I recently saw an interview where the questioner asked, “What do you fear most?” The unexpected and thought-provoking response was “Living a bland life.”
It got me thinking how from the day you’re born, the world tends to knock the edges off you. Your personality. Your aspirations. Your curiosity. Your imagination.
The chipping away starts at school, continues in further education and is finished off at work. Left unchecked, people are moulded into similar shapes and sent down well-trodden paths. In business, ambitious projects, new ideas and innovations get the same treatment with committees, focus groups, risk management and fear of criticism sanitising everything or more typically, killing ideas altogether.
Ricky Gervais, creator of The Office, when interviewed by Harvard Business Review said “I don’t try to please anyone except myself. If people like what I do, fantastic. If they don’t, that’s good, too. If you start trying to water it down or second-guess, you end up with something so safe and homogenized that a lot of people will like it, but they won’t love it.”
Those who don’t consciously forge their path get caught smack bang in the middle of the road. Fortunately for soloists, our choice to go it alone automatically shifts us from the centre.
There is absolutely nothing wrong with living a ‘normal life’ and I am far from a poster boy for wackiness. But my thinking made me realise I don’t want myself, or anyone to reflect on their lives in 2, 5, 10 or 30 years and look back on an unfulfilling life.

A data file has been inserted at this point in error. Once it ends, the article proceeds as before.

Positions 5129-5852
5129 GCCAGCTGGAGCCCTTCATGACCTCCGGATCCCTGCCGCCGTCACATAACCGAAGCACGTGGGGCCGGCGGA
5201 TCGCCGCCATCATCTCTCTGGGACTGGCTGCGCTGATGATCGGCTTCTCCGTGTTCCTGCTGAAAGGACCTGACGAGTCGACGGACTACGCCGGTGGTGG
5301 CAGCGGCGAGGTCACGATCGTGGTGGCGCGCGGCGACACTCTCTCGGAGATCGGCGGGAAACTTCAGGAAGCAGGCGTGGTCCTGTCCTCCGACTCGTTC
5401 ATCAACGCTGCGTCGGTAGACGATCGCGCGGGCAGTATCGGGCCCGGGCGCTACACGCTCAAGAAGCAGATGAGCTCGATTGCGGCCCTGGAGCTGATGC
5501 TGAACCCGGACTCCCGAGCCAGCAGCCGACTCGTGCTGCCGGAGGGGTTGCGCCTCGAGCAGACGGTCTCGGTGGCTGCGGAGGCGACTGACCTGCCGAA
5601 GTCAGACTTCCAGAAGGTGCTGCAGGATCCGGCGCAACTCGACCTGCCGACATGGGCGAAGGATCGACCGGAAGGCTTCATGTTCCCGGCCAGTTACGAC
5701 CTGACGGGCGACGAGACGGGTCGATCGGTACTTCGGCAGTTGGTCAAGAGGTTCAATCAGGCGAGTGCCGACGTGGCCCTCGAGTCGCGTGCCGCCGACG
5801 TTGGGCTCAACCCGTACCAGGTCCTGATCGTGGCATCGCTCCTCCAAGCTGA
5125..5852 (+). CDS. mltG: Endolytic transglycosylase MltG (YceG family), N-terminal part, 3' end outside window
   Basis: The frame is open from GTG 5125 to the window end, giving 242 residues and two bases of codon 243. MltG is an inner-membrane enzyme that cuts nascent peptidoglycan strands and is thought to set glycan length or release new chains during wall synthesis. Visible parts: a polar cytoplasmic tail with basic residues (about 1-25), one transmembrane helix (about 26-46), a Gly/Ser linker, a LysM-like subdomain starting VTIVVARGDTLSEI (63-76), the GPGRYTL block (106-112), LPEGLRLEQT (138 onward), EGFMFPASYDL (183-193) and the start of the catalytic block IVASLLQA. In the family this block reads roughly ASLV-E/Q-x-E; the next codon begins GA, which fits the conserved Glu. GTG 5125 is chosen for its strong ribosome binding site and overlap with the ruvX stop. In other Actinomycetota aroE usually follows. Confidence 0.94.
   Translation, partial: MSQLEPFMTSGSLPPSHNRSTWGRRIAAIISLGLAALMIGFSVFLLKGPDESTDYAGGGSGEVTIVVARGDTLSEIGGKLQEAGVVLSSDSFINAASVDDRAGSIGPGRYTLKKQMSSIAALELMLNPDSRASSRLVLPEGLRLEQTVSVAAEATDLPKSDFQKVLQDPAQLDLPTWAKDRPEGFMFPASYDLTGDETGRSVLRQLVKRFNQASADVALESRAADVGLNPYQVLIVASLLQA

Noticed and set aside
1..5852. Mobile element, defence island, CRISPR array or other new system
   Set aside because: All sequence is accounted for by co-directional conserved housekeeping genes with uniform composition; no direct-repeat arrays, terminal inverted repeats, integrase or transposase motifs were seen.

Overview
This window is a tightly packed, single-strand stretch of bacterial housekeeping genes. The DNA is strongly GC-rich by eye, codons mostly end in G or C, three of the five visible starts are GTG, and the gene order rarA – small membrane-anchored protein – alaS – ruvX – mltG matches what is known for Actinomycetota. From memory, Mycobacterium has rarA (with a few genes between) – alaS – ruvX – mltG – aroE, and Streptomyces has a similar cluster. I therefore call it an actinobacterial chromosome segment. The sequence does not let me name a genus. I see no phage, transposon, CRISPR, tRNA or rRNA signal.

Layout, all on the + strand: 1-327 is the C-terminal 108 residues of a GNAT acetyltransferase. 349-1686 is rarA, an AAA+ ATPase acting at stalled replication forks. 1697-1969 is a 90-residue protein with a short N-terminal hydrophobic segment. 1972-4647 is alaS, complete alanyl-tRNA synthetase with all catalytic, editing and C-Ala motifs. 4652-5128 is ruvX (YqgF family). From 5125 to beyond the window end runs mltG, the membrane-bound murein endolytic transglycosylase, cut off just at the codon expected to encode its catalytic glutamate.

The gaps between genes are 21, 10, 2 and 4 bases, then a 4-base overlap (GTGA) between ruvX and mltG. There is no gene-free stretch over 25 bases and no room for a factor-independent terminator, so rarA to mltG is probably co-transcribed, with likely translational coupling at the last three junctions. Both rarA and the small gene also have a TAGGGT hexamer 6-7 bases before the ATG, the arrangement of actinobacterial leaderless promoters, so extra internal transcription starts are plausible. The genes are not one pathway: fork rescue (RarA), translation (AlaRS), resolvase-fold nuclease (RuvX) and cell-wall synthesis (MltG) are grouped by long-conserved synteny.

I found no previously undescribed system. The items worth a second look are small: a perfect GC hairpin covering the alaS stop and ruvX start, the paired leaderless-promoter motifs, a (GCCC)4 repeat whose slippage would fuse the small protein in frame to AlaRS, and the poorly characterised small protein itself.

To avoid mediocrity, I believe it’s important to:
- Live a conscious life.
- Be yourself.
These imperatives will guide all the decisions you make in your business, your job and your personal life. This manifests in displays of integrity, honesty, humour, admitting failings, accepting responsibility and showing genuine emotion. For big businesses, a lot of this authentic personal expression is either not possible due to the number of people, or it is seen as too risky. As small business owners, we have the chance to bring all these things to life in how we operate every day.
We’ve talked about this a lot recently at Flying Solo HQ. Our biggest fear is mediocrity, becoming ‘just another small business website’ so we work hard to make sure our voice is as authentic as possible, whether we’re talking to clients, one another, or our community.
We’re actively finding new ways to nurture the passion, honesty, humour and dare I say ‘love’ that flows freely between members of the community every day. YOU are Flying Solo’s point of difference.
What can, or does, your business do to banish the bland? And does Flying Solo do enough to stay out of the middle of the road? Share your ideas on mediocrity here.